When the ancient Polynesians invented surfing, they often used a paddle to help them navigate. Fast-forward a few millennia, and Stand-Up Paddleboarding, or SUP, finds itself trendy again. Part of its increasing popularity is that standing upright allows surfers to spot waves more easily and thus catch more of them, multiplying the fun factor. Paddling back to the wave becomes less of a strain as well. The ability to cruise along on flat inland water, surveying the sights, is another advantage. Finally, its a good core workout. If youre sold on the idea, schedule an intro SUP lesson, free with board and paddle rental, and you may find yourself riding the waves like a Polynesian king.More
In the past 30 years, light artists have reimagined an art form that has always had the ability to turn the night sky, or a simple window, into luminescence. Last fall, the Yerba Buena Center for the Arts turned its southern glass wall into a parade of sound-sensing lights, Lightswarm, that changes with the movements of nearby people and things. Future Cities Lab, the San Francisco design company behind Lightswarm, has originated another notable light sculpture. Located by the YBCA's steps at 701 Mission, Murmur Wall will light up in arresting ways as it incorporates local trending search engine results and social media postings. Onlookers can offer their own contributions, which will feed into the Murmur Wall's data stream and light up the sculpture. What's trending in San Francisco? If you're walking by the YBCA, you can see firsthand — at least through light patterns that reflect the city's volatile internet habits.
Murmur Wall debuts Thursday at 6 p.m. and continues through May 31, 2017, at Yerba Buena Center for the Arts, 701 Mission St., S.F. Free; 415-978-2700 or ybca.org. More
When a roomful of grimly unsmiling, gun-toting, uniformed police officers say they want everyone to "have fun," it goes without saying a definition of what is "fun" is forthcoming.
Or, perhaps more accurately, here's what the San Francisco Police Department this morning announced to the gathered media is not fun:
Drunkenness in public;
Bars or other establishments selling to minors or drunks;
Firing your gun in the air like you just don't care.
Regarding this last transgression, the police provided no fewer than seven written reasons why it's a poor idea to discharge a firearm skyward as a means of expressing celebratory urges.
Included was the fact that "a bullet fired in the air can climb up to two miles. When it falls back to earth, it can reach a speed of 300 to 700 feet per second." Cool! Or, rather, not cool. In any event, firing guns in the air is discouraged -- and anyone who needs seven rationales why to not do so, including scientific evidence, is probably not much of a reader.
Police Chief George Gascon, the master of ceremonies for this morning's press conference, promised a "significant number of police officers in uniform" during New Year's Eve. Expect thick concentrations of cops in "venues commonly used for celebrations" -- that'd be the Embarcadero, the Broadway corridor, Union Square, and all the familiar places. And expect the cops to get there early.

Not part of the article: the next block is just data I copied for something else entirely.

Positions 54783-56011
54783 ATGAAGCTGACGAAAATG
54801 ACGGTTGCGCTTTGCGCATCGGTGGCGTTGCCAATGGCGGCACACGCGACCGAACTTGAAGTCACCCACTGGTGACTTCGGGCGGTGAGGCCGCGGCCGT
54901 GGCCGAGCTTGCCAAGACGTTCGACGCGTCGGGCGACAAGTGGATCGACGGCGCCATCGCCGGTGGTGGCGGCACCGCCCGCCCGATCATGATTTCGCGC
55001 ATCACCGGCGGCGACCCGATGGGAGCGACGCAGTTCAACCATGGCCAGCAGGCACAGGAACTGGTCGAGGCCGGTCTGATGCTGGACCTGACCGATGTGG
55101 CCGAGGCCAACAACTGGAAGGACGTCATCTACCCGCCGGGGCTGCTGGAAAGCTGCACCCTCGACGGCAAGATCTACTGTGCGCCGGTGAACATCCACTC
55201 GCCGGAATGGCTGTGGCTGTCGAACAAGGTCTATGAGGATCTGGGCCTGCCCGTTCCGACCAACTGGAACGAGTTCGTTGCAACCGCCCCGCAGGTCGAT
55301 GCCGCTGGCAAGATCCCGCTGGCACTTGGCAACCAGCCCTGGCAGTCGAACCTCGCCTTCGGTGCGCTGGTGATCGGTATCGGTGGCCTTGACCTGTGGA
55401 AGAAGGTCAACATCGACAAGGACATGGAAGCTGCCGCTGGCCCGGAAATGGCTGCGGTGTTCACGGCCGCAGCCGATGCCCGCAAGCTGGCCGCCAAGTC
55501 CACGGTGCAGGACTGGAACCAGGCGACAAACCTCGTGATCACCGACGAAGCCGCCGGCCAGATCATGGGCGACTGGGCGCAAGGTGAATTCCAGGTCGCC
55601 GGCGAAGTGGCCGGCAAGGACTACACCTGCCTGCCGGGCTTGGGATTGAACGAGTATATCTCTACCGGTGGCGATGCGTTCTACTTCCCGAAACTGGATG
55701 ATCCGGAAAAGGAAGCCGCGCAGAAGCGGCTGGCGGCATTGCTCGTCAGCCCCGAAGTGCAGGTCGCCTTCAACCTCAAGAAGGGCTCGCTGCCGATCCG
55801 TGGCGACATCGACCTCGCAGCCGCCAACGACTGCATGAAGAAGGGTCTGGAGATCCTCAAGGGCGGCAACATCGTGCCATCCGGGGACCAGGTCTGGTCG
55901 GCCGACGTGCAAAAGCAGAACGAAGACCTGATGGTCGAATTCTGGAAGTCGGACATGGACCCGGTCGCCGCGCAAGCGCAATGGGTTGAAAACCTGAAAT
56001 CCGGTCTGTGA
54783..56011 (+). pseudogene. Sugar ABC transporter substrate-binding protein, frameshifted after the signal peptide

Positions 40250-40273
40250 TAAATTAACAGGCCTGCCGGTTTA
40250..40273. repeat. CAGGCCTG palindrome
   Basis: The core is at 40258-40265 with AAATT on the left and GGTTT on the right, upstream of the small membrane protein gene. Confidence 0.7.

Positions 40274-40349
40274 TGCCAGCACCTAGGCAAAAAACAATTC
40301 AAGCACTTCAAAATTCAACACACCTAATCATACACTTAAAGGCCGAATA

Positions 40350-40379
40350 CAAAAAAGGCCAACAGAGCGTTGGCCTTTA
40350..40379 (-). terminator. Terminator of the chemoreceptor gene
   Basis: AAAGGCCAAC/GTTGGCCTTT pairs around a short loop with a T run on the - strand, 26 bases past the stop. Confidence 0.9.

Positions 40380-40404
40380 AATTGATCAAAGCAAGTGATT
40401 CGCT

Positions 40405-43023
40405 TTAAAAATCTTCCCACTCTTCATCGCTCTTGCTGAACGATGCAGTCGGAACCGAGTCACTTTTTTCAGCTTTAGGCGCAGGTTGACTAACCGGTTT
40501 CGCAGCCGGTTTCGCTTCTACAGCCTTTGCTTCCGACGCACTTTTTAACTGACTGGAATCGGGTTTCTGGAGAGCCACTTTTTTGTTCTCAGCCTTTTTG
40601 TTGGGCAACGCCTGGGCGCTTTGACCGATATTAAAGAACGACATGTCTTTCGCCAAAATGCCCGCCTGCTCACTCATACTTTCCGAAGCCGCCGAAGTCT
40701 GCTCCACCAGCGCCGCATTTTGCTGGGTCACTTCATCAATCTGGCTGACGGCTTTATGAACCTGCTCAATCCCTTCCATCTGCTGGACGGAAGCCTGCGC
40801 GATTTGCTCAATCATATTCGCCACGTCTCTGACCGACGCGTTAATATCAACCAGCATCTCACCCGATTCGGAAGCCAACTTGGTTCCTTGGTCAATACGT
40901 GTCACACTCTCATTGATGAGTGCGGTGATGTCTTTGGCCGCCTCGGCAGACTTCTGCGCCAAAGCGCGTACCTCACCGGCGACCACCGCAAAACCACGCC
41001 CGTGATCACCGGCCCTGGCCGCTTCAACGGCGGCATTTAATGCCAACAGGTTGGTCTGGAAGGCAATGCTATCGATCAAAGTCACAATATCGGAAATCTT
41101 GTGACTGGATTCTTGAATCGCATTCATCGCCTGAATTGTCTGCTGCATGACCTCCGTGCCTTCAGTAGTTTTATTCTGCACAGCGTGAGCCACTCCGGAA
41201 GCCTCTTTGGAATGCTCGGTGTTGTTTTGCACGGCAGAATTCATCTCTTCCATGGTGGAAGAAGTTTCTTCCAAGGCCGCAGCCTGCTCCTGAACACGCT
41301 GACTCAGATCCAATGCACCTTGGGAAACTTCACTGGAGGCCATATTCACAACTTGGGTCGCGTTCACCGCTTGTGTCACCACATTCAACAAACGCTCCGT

"We want to start earlier before people have had much to drink so they can see the higher deployment," explained Gascon. He anticipated at least 250,000 people to gather at the Embarcadero to watch the only legal fireworks show in town and more than half a million people to hit the streets citywide.
Police will also be undertaking "aggressive code enforcement of liquor establishments" targeting the selling of booze to sloshed or young customers.
Would-be drunk drivers should know that BART will be running until 4 a.m. and Muni's Owl service will be running every 15 minutes instead of every 30. And while BART won't be free, Muni and Caltrain will be. By the way, yes, the 31st is indeed the last Friday of the month -- meaning it'll be Critical Mass on top of every other traffic conundrum facing the city.
Gascon claims he has worked around overtime reductions equivalent to 150 fulltime officers by shunting more police to later hours for the holiday and pushing administrative workers outside.
And, once again, he urges everyone to come to San Francisco and "have fun. "
Joe Eskenazi was born in San Francisco, raised in the Bay Area, and attended U.C. Berkeley. He never left.
"Your humble narrator" was a staff writer and columnist for SF Weekly from 2007 to 2015.
He resides in the Excelsior with his wife, 4.3 miles from his birthplace and 5,474 from hers.
Sub Pop recording artists 'clipping.' brought their brand of noise-driven experimental hip hop to the closing night of 2016's San Francisco Electronic Music Fest this past Sunday. The packed Brava Theater hosted an initially seated crowd that ended the night jumping and dancing against the front of the stage. The trio performed a set focused on their recently released Sci-Fi Horror concept album, 'Splendor & Misery', then delved into their dancier and more aggressive back catalogue, and recent single 'Wriggle'.
Opening performances included local experimental electronic duo 'Tujurikkuja' and computer music artist 'Madalyn Merkey.'"